WASHINGTON - Ten years after a health care crisis threw U.S. politics into turmoil, many experts see another one on the horizon.
The cost of health care, which had stabilized in the mid-1990s with the advent of managed care, is climbing rapidly again, putting new strains on employers, workers and government health programs. In a struggling economy, many employers say they can no longer absorb these higher costs and must pass more of them on to employees.
It is not just a problem of rising costs. The troubled economy is expected to cause an increase in the number of Americans without insurance, which stood at 39 million even at the end of the booming 1990s. Families USA, a consumer advocacy group, has estimated that more than 2 million Americans lost their insurance last year because of layoffs.
If the cost of coverage keeps rising, experts warn, even more Americans will join the ranks of the uninsured because they will be priced out of the market. Many health care analysts, their faith shaken in managed care, see no easy fixes.
Politicians in both parties are beginning to respond, but they are profoundly divided on the issue, a deadlock underscored last month by the Senate's inability to pass a prescription drug benefit for Medicare. The issue is expected to permeate the fall elections.
Behind the numbers are people such as Paul McGonnigal, 36, of Portsmouth, N.H., who lost a six-figure salary and his health benefits when his dot-com start-up faltered. "I look at this situation as extraordinarily high risk," said McGonnigal, now trying to start a consulting business with his wife, Shelley. "We would be financially wiped out if either one of us got seriously ill."
The soaring costs are driven, in part, by the biomedical revolution of the past decade, which has produced an array of expensive treatments for an aging population, from drugs to fight osteoporosis to high-tech heart pumps. What results is a health care system filled with great promise and inequity, symbolized by wonder drugs that many of the elderly can barely afford.
Managed care foiled
After the failure of President Bill Clinton's effort to create universal health insurance in 1994, many experts thought that the private sector - health maintenance organizations and other forms of managed care - would deliver cost-efficient, high-quality medical care. But managed care's success in controlling costs proved short-lived, in part because patients and doctors bristled against its hard bargaining and restrictions on care.
Now, many experts agree with Drew Altman, president of the Kaiser Family Foundation, a health research group, who said: "No one has a big new answer on what to do about health care costs. And it's all made worse because health costs are rising in bad economic times."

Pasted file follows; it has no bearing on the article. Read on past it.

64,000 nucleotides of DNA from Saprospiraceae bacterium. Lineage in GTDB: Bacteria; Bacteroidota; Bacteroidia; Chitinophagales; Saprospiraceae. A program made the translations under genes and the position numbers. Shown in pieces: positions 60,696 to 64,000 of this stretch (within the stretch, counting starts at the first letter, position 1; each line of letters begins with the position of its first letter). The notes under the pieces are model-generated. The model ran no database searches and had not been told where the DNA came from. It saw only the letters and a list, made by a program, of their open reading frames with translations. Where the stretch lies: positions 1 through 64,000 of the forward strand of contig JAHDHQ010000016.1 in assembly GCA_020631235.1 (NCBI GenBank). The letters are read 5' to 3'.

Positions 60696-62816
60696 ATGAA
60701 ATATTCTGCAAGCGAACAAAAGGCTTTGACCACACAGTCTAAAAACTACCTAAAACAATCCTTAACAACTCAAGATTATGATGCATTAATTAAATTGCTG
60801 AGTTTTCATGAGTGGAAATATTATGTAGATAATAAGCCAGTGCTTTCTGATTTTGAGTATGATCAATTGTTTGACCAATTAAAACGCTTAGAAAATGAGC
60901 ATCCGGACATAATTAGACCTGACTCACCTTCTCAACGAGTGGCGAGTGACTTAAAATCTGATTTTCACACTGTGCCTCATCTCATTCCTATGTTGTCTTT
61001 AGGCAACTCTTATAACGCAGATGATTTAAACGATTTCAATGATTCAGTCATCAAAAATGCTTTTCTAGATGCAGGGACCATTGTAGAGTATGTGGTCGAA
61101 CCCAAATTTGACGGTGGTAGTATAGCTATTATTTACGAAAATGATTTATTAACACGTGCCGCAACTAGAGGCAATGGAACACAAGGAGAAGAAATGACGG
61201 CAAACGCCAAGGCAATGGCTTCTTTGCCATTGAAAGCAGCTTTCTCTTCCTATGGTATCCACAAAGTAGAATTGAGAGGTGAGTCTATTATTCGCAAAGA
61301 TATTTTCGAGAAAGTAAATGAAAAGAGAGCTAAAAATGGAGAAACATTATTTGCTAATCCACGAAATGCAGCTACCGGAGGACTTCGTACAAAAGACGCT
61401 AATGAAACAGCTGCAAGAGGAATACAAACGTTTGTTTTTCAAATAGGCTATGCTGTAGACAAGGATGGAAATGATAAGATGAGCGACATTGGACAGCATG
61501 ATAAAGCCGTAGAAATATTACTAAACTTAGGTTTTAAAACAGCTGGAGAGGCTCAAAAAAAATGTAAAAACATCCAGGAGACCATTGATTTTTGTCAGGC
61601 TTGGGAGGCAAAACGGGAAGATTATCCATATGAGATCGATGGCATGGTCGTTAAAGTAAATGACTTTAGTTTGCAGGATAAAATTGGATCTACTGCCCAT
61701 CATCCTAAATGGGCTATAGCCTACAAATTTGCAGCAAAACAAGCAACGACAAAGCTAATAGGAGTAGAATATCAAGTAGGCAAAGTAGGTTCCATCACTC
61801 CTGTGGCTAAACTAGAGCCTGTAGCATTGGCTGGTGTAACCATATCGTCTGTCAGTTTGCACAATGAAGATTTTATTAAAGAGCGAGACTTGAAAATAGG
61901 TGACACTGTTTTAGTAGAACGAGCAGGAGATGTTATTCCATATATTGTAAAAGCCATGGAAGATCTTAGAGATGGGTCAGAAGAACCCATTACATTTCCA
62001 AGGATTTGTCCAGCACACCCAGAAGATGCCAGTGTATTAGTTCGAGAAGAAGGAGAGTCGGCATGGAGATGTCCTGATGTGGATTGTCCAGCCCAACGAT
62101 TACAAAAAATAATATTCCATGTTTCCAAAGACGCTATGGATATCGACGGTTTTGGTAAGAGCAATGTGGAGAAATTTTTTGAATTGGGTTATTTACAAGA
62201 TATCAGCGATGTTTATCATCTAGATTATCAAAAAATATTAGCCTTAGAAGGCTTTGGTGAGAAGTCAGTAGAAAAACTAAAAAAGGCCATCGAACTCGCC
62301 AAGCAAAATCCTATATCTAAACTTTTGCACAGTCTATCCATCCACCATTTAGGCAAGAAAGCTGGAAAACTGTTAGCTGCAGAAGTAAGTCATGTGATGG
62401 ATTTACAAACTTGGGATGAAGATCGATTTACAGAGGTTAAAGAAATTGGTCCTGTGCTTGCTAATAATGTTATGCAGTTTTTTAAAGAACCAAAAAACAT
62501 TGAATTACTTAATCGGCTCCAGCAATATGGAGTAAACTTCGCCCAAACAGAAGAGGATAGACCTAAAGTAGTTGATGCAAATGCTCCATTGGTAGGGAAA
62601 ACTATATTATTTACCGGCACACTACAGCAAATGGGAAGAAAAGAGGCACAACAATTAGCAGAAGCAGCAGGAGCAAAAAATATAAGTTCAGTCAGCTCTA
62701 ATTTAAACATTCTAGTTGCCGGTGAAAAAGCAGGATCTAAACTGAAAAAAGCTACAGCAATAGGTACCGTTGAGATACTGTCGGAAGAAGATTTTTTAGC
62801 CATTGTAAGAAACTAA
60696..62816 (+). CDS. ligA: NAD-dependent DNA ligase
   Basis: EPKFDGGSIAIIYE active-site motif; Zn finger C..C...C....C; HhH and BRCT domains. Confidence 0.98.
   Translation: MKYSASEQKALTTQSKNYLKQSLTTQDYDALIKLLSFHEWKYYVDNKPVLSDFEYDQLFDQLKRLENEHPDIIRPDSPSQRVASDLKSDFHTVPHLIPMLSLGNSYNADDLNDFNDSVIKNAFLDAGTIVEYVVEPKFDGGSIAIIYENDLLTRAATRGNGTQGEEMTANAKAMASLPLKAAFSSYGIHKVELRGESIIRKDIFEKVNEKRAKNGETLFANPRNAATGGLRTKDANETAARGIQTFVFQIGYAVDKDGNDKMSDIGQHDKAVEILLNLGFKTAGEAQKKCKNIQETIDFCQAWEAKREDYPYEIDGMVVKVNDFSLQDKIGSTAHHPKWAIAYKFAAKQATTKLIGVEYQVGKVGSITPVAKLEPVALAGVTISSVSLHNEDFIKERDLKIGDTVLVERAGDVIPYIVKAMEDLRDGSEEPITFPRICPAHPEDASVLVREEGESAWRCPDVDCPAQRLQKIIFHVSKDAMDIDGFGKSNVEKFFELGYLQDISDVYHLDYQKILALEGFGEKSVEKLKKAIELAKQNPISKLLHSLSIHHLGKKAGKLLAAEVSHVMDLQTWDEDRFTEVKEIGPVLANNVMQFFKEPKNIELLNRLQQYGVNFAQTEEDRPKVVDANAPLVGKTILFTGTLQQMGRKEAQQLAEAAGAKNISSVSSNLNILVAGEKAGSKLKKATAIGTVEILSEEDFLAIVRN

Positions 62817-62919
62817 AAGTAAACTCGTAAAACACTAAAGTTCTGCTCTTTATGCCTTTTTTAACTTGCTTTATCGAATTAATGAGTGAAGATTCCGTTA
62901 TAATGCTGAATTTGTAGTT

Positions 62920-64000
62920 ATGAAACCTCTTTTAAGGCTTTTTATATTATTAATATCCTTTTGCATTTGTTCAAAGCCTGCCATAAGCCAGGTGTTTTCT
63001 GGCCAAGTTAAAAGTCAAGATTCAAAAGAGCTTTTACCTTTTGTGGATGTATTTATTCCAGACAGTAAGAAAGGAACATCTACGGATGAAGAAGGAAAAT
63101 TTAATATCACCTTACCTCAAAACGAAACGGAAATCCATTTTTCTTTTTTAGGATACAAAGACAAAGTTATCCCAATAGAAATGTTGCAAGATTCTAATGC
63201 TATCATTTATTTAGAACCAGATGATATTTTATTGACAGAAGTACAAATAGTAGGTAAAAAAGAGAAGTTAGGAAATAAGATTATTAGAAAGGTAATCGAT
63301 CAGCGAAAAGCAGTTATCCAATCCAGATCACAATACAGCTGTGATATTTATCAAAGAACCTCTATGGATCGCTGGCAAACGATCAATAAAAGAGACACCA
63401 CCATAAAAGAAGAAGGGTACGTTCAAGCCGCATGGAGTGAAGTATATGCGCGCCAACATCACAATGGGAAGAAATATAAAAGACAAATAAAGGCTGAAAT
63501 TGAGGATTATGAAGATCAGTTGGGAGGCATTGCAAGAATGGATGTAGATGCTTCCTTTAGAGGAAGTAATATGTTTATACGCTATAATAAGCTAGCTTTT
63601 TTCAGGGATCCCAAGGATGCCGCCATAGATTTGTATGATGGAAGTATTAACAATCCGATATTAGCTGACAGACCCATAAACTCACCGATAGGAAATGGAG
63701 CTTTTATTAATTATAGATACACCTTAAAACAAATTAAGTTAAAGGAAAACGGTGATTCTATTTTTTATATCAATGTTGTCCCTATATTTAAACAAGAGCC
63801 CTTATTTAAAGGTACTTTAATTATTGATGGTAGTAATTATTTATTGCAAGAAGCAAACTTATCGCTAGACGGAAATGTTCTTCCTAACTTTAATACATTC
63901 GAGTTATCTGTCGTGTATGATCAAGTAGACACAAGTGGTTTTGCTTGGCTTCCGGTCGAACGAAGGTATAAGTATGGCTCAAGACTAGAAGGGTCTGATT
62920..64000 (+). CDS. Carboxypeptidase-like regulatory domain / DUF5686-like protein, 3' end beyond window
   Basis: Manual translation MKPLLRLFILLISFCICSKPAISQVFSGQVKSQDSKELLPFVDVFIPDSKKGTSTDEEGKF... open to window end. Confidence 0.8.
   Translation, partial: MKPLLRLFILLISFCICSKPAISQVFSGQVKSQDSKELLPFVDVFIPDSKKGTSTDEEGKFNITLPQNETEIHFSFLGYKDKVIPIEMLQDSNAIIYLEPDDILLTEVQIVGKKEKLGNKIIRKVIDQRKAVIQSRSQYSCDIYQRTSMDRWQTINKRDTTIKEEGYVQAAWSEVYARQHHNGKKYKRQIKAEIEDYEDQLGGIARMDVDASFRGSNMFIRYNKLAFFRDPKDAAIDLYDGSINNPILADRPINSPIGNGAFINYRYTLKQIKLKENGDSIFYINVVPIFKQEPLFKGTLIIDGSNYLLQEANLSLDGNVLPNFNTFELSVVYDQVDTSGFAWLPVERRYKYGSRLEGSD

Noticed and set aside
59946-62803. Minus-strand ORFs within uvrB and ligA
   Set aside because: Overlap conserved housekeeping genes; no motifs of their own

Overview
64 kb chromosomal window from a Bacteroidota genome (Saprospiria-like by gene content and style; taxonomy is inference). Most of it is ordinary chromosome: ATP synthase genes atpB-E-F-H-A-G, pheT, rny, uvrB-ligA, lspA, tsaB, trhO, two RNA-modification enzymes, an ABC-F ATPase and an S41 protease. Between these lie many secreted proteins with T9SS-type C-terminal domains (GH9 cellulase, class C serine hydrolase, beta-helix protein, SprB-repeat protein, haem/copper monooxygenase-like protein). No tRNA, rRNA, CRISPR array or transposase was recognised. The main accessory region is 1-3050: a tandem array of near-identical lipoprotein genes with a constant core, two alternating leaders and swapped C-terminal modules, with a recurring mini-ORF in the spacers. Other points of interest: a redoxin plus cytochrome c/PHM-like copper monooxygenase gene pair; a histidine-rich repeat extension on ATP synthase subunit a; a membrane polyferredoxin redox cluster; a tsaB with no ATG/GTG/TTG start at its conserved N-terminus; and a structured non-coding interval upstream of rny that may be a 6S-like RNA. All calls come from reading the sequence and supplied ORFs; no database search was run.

The strains in the system are increasingly apparent.
Spending on health care rose 6.9 percent in 2000, the largest one-year percentage increase since 1993, federal researchers reported this year. Spending on prescription drugs and hospital care grew particularly fast, largely because of advances in technology.
Health insurance premiums rose an average of 11 percent last year and are expected to rise an additional 13 percent this year after several years of very modest growth. Premiums for many small businesses will rise even higher, many experts say. The California Public Employees' Retirement System reported that its premiums would rise an average of 25 percent next year.
Employers are beginning to pass on those higher costs to their workers, in the form of higher co-payments and deductibles. According to new studies by the Kaiser Foundation, the amounts that employees pay for deductibles in typical health plans rose by more than 30 percent this year after little or no growth in recent years.
"Employers are really trying to get back on track in the current economy," said Kate Sullivan, director of health policy at the U.S. Chamber of Commerce. "But they are seeing their costs just explode."
States are struggling with soaring costs in their Medicaid programs, which cover more than 40 million low-income Americans. Governors, squeezed by declining tax revenues, are pleading for more money from Washington. State legislatures are coping by reducing benefits, such as dental coverage for adults, capping enrollments and requiring poor people to pay more for their care.
The picture is not entirely grim. Unemployment is still well below the level it was in the aftermath of the 1991 recession, when middle-class people, frightened that they would lose their health insurance, pushed the issue to the top of the political agenda and helped defeat the first President Bush.
Nor are health care costs rising as rapidly as they did a decade ago. Moreover, the number of uninsured children has dropped by more than 2 million since Congress began the Children's Health Insurance Program in 1997. The program helped reduce the percentage of children without insurance to 10.8 percent from 13.9 percent.